There is a lot to unpack here regarding why instructionism fails to properly facilitate learning in today’s world— people have written entire books on this. But one very important component is that 21st century jobs require deep conceptual understanding, not just plain “knowledge” of facts and procedures:
Educated graduates need a deep conceptual understanding of complex concepts and the ability to work with them creatively to generate new ideas, new theories, new products, and new knowledge. They need to be able to critically evaluate what they read, to be able to express themselves clearly both verbally and in writing, and to be able to understand scientific and mathematical thinking. They need to learn integrated and usable knowledge, rather than the sets of compartmentalized and decontextualized facts emphasized by instructionism. (Cambridge Handbook of Learning Sciences, p. 38).
A simple example of this, which I’m sure everyone can relate to, are formulas in mathematics. Let’s take the binomial theorem from secondary school algebra: You learn that (a+b)^2 = a^2+2ab+b^2, and exam questions will require you to apply this theorem. But what if in the exam you are then asked to factor z^2+k^2+2kz ? Suddenly the order of the terms is different, the letters are too, and instead of expanding you are now factoring, i.e. “going the other way”. Knowing the fact of the binomial theorem and the procedure of expanding will not be enough, although you may have been encouraged to learn it this way — you’ll also need to understand why and how the theorem is to be modified to fit this novel context. And it is exactly that which requires deep conceptual understanding.
So, how can deep conceptual understanding be taught, or rather, facilitated? This question is not necessarily a novel one. In fact, it brings us to the second half of the 20th century.
How else can learning and teaching be viewed and done?
The following paragraphs will only focus on a few select figures and ideas that were important to the development of the field, more specifically to formal learning (e.g. school contexts). There are many more worth mentioning, but for now, I’d like to focus on just the concept of scaffolding and two researchers named Vygotsky and Piaget:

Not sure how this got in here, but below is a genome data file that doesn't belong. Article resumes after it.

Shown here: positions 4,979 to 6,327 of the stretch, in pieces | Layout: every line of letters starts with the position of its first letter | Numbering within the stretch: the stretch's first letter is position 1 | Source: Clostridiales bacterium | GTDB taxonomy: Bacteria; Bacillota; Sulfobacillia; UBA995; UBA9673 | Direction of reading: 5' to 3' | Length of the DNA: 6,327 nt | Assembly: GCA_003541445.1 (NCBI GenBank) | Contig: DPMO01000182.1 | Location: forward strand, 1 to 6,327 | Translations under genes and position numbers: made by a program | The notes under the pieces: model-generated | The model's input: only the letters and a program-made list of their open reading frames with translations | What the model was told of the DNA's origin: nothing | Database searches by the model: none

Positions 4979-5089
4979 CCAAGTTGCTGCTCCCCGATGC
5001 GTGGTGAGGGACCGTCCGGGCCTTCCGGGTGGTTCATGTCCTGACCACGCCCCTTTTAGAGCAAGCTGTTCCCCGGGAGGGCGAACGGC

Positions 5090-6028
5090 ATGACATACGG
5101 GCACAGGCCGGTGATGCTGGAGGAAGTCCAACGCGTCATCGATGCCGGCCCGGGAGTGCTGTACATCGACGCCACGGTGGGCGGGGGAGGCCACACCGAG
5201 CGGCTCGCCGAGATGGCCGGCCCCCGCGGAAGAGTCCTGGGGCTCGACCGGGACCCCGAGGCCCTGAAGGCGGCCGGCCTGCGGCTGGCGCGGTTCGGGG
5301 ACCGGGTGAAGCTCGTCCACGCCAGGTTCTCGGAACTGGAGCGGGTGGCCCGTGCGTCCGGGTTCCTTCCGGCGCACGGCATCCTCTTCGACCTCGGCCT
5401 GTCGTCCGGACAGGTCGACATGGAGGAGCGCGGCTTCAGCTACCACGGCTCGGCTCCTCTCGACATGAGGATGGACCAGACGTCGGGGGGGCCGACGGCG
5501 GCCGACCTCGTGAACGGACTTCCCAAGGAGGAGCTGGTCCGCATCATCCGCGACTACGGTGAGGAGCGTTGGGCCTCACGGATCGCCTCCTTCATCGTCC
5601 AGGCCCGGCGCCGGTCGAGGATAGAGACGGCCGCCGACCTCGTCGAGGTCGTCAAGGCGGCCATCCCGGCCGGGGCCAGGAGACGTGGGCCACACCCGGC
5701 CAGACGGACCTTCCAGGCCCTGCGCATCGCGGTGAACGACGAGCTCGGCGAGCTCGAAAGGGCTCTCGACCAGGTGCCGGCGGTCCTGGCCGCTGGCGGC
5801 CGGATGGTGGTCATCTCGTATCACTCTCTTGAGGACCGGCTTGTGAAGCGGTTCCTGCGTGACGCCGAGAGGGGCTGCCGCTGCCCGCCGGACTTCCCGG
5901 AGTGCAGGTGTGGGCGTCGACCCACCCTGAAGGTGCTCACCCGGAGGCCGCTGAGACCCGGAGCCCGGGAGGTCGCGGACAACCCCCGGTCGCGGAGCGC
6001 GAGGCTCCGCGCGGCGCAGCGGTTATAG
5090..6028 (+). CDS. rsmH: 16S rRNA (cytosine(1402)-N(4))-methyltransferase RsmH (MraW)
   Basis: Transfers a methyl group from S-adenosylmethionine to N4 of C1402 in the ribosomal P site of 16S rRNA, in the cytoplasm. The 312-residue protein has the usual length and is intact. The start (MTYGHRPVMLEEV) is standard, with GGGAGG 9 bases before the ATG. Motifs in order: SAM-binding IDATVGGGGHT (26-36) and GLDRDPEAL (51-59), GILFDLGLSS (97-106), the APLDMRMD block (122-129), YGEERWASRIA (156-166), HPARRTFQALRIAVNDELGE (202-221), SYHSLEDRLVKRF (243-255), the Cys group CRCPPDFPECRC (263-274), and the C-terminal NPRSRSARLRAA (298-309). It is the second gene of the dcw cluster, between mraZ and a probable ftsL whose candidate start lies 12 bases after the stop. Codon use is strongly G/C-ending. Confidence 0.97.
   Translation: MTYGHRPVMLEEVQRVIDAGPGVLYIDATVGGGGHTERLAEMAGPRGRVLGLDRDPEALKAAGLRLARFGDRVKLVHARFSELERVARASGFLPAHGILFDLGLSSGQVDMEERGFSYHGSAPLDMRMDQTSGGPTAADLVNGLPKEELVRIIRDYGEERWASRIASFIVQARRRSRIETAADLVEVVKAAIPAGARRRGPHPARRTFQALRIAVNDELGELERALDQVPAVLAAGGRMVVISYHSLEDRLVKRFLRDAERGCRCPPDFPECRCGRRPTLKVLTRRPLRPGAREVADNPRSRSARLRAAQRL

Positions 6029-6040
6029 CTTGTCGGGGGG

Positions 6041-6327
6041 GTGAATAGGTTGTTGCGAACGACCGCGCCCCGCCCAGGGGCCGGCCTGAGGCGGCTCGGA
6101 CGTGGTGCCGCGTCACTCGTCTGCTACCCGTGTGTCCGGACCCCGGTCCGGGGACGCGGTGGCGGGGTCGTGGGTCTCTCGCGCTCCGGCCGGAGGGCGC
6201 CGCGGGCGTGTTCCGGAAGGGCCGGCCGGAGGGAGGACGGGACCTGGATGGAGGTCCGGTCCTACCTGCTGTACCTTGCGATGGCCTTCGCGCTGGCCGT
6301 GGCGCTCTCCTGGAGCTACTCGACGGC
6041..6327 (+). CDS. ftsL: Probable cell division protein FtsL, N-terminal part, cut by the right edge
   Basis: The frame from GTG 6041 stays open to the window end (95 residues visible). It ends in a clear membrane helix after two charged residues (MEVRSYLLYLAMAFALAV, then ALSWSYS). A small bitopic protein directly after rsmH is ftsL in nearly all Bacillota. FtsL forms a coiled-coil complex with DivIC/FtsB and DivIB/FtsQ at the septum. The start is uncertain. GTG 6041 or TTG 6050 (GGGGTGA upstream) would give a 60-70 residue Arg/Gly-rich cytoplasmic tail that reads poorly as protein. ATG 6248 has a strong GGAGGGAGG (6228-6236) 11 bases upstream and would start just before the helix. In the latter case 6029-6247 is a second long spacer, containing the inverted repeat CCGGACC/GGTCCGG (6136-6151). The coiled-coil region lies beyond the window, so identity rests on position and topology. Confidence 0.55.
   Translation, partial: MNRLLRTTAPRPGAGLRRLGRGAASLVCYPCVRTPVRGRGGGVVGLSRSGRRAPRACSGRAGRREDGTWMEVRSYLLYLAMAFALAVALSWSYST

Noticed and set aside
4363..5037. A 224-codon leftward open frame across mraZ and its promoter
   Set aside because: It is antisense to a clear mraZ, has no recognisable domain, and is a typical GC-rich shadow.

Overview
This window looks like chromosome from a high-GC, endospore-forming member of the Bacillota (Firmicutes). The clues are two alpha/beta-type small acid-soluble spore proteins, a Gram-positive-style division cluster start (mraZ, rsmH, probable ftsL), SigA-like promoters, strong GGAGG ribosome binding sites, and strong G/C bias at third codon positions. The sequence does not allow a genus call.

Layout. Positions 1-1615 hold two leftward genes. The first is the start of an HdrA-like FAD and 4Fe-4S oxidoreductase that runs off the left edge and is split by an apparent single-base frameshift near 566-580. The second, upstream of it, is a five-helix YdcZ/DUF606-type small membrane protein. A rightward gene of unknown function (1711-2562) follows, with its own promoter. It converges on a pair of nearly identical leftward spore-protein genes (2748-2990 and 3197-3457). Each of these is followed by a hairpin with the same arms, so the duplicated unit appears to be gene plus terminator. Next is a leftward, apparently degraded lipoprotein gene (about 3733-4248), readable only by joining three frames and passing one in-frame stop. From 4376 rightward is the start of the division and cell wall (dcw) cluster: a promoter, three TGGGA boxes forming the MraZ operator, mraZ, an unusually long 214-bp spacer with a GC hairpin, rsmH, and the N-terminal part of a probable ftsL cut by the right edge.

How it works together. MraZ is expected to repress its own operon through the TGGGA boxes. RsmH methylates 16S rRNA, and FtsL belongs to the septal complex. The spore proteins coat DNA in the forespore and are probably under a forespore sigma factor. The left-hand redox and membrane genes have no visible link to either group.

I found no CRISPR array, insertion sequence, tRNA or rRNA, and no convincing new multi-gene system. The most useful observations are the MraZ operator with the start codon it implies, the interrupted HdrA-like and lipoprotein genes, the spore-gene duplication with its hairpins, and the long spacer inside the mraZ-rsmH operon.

Lev Vygotsky introduced the very interesting notion of the zone of proximal development (ZPD). The idea behind the ZPD is that there are tasks outside of each student’s “zone” of tasks they can do fully on their own, but that those out-of-reach tasks can be reached with appropriate help. Once the student receives said help, he learns, expands his zone and advances to the next task. “By actively participating in working through these more complex tasks, children learn from the experience and go beyond what they can accomplish alone.” (Cambridge Handbook of Learning Sciences, p. 82)
Scaffolding is another conception of supporting a person’s learning process. You could view it as giving hints or prompts that are just enough for someone to keep making progress towards a goal, but still letting them construct the necessary knowledge to eventually reach it all by themselves. An example of this is a child that can’t tell where the next puzzle piece goes: Instead of showing or telling it where to put the piece, you could instead ask a question such as: “When you look at the shape of that puzzle piece, is there any gap in the puzzle that looks similar to it?”. The child thus still has to make sense of the shape, scan the puzzle, and recognize potential matches all by itself.
Although this technique may seem obvious, and may even be put to use often in parenting, it is not all that common in classrooms. One reason for that may be the usual teacher-student ratio. Fortunately, scaffolding does not necessarily require a physical tutor for each child — it can for example also be done by adding prompts and tips to learning software or book exercises!